Residents in the town of Laidley in the Lockyer Valley, west of Brisbane, are among the worst hit by major flooding, as towns throughout south-east Queensland like Gatton, Grantham, Gympie, Ipswich and Warwick are once again pummeled with rain.
Areas of Laidley have been inundated, with locals seeking shelter and sandbagging their businesses as fire and emergency crews travel on rescue boats down the main street.
Resident Janice Pitts has described the feeling as heartbreaking as she left her home through knee-height floodwaters.
“Oh not good, no not good,” she said.
“This is my third time, but yeah, I’m staying up at my daughter’s house, it’s not in my house yet but I’m just getting everything out.
“There’s not much you can do about it.”
Resident Sharon Hass has sought shelter with a neighbour, after lifting what she could to higher ground in her own home.
“It’s very frightening, it happened not that long ago. This time it’s a lot worse, it’s very frightening,” she said.
“Can’t really believe it’s happening.
“Lifting everything up and just hoping for the best but this current is coming in from the canal down there.
“We really just need the sky to clear and a bit of sunshine to give us hope the rain will stop.”
The QFES issued an emergency alert for the Lockyer region this morning, warning residents affected by the February floods to take immediate action and to have an emergency plan in place.
Lowood State High School on Prospect Street has been opened as a place of refuge, with those heading there asked to bring bedding, food, medication and any personal items.
“If you flooded in February 2022, now is the time to activate your emergency plan,” the QFES said this morning.
“If you are concerned seek shelter with friends, family.”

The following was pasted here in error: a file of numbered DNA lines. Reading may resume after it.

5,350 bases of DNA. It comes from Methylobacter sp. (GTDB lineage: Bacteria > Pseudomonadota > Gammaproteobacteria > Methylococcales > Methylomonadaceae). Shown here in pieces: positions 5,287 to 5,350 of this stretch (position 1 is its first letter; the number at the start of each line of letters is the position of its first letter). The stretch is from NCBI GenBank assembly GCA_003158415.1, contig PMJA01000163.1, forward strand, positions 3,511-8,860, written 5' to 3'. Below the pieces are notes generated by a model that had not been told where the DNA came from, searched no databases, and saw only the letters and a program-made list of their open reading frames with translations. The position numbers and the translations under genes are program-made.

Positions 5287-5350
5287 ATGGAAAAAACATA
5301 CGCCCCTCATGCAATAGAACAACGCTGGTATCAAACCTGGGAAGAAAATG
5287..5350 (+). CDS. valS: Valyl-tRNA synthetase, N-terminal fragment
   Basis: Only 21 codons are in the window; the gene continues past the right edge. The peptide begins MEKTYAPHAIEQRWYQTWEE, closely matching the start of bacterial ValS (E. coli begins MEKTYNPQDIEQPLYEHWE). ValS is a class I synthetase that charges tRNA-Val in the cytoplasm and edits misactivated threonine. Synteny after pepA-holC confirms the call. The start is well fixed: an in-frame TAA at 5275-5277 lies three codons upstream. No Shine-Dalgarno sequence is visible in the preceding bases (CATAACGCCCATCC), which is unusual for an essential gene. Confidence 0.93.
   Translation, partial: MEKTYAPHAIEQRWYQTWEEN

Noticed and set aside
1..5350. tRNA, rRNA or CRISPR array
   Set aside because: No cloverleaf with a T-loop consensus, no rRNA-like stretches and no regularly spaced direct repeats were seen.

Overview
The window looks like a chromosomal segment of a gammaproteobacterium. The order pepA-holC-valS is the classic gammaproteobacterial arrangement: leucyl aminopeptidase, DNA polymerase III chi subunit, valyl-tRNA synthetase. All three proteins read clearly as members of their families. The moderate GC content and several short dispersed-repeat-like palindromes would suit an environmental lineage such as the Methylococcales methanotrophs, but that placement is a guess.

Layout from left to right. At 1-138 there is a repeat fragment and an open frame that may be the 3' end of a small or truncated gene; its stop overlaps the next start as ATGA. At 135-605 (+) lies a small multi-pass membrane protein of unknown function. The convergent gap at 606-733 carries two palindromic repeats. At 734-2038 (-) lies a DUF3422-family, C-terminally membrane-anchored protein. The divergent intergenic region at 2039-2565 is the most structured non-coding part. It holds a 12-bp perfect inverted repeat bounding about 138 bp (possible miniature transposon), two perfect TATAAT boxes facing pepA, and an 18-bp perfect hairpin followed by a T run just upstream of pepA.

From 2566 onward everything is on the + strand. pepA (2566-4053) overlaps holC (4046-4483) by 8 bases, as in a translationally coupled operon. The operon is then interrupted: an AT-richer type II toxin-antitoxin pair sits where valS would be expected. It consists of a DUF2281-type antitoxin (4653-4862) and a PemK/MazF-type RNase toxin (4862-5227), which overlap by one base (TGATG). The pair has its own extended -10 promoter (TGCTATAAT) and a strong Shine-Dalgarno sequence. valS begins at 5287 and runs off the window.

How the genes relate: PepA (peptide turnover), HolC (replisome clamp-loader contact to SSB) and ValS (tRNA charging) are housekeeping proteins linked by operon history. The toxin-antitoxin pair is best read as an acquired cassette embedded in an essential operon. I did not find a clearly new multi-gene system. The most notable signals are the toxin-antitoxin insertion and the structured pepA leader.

Matt Towers in Gympie said several residents were still homeless from the last floods, with the community shocked by how quickly the current floodwaters have risen.
“It’s just come as a bit of a shock,” Towers said
“A lot of people are still recovering from the last floods – it’s been pretty hectic.
“There’s still people that are homeless, they’ve lost their homes, they can’t find accommodation because the rentals in this town are that expensive and non-existent really… and they’re finding it really hard.
“They’re still living in tents, there’s people couch-surfing, they’re about to open the caravan park up for flood-affected people. It’s still pretty bad.”
Low-lying areas have turned to rivers, with streets and road signs in the town completely submerged.
Gympie mayor Glen Hartwig said predictions indicated catchments could reach a 13-metre peak, and residents and low-lying businesses shouldn’t panic, but be aware they may need to evacuate.
“BoM are suggesting that there could be another 150 to 160mm dropped in the catchment,” Hartwig said.
“If that occurs, we are then looking at the 15 to 16-metre mark.
“At 13 metres, we’re underwater here, and when it hits 16, it’s snorkels or nothing.
“Hopefully this event doesn’t reach that height and we don’t have that residential inundation and the disruption to people’s lives. But if it does reach that 16-metre mark we do still get businesses affected and there are implications for them.”
Hartwig said south-east communities were better prepared after the February floods and were able to better anticipate flood risks.
“The flooding event now is predictable, rain is falling into the catchment… February there was nothing predictable about it and they were two completely different events,” he said.
“I’m very comfortable with the information we’re getting from BoM.”
Premier Annastacia Palaszczuk confirmed 300 homes across south-east Queensland had been affected by flooding.
SES crews have responded to 150 calls for help and performed nine rescues.
“Where possible, if you don’t need to be out and about please don’t be out on roads unless you must,” the premier said.
Residents are urged to follow the advice and emergency alerts of their local councils and keep up to date with BoM updates.